Researchers reviewed data from CONSTANCES, a French population-based study group started in 2012, for information on age (18-69), sex, smoking and work hours derived from questionnaires from 143,592 participants. Cardiovascular risk factors and previous stroke occurrences were noted from separate medical interviews.

Researchers found:

overall 1,224 of the participants, suffered strokes;
29% or 42,542, reported working long hours;
10% or 14,481, reported working long hours for 10 years or more; and
participants working long hours had a 29% greater risk of stroke, and those working long hours for 10 years or more had a 45% greater risk of stroke.

Long work hours were defined as working more than 10 hours for at least 50 days per year. Part-time workers and those who suffered strokes before working long hours were excluded from the study.

“The association between 10 years of long work hours and stroke seemed stronger for people under the age of 50,” said study author Alexis Descatha, M.D., Ph.D., a researcher at Paris Hospital, Versailles and Angers University and at the French National Institute of Health and Medical Research (Inserm). “This was unexpected. Further research is needed to explore this finding.

Read the full article here.

Da Vinci’s hand impairment caused by nerve damage, not stroke

Da Vinci’s hand impairment caused by nerve damage, not stroke

First published on ScienceDaily.com

New analysis of 16th-century drawing by Italian doctors concludes da Vinci’s right hand affected by ulnar palsy, rather than stroke

A fainting episode causing traumatic nerve damage affecting his right hand could be why Leonardo da Vinci’s painting skills were hampered in his late career. While the impairment affected his ability to hold palettes and brushes to paint with his right hand, he was able to continue teaching and drawing with his left hand. According to most authors, the origin of da Vinci’s right hand palsy was related to a stroke.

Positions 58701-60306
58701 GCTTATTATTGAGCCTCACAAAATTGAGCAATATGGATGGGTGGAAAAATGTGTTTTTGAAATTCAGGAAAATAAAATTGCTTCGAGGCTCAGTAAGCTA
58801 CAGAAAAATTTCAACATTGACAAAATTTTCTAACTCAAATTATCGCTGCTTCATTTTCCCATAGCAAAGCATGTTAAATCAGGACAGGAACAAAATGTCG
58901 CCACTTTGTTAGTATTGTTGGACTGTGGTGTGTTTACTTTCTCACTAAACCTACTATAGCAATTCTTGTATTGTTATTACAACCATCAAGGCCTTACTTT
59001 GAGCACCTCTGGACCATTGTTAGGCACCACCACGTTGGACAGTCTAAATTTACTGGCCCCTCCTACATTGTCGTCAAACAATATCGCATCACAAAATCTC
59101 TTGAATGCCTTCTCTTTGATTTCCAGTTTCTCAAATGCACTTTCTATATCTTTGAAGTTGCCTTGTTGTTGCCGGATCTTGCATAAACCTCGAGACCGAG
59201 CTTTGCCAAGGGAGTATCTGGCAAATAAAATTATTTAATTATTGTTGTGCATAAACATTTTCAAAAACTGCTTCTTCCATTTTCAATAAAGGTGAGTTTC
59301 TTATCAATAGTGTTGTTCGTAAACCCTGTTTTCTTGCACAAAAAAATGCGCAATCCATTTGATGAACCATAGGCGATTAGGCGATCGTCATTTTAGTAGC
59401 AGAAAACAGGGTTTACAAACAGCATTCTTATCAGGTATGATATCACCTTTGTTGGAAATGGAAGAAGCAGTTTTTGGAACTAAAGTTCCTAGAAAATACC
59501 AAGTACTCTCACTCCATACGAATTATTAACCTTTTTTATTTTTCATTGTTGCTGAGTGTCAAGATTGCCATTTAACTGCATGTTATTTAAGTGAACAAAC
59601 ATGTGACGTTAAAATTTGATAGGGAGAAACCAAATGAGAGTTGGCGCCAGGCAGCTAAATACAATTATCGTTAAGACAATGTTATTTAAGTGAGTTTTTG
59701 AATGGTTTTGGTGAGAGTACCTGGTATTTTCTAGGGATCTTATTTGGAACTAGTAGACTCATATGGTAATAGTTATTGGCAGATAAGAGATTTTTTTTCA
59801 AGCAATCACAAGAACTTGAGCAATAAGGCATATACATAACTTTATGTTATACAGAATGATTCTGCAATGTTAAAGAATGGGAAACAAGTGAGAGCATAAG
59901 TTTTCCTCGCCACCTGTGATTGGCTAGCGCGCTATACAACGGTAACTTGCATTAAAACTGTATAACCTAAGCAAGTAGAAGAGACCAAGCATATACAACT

Doctors writing in the Journal of the Royal Society of Medicine reached a different conclusion after analysing a 16th-century drawing of an elderly da Vinci, together with a biography and an engraving of the Renaissance polymath artist and inventor in earlier years.

The authors, Dr Davide Lazzeri, a specialist in plastic reconstructive and aesthetic surgery at the Villa Salaria Clinic in Rome, and Dr Carlo Rossi, a specialist in neurology at the Hospital of Pontedera, focused on a portrait of da Vinci drawn with red chalk attributed to 16th-century Lombard artist Giovan Ambrogio Figino. The drawing is a rare rendering of da Vinci’s right arm in folds of clothing as if it was a bandage, with his right hand suspended in a stiff, contracted position.

Dr Lazzeri said: Rather than depicting the typical clenched hand seen in post-stroke muscular spasticity, the picture suggests an alternative diagnosis such as ulnar palsy, commonly known as claw hand.”

He suggests that a syncope, or faint, is more likely to have taken place than a stroke, during which da Vinci might have sustained acute trauma of his right upper limb, developing ulnar palsy. The ulnar nerve runs from the shoulder to little finger and manages almost all the intrinsic hand muscles that allow fine motor movements.

Please read the full article here.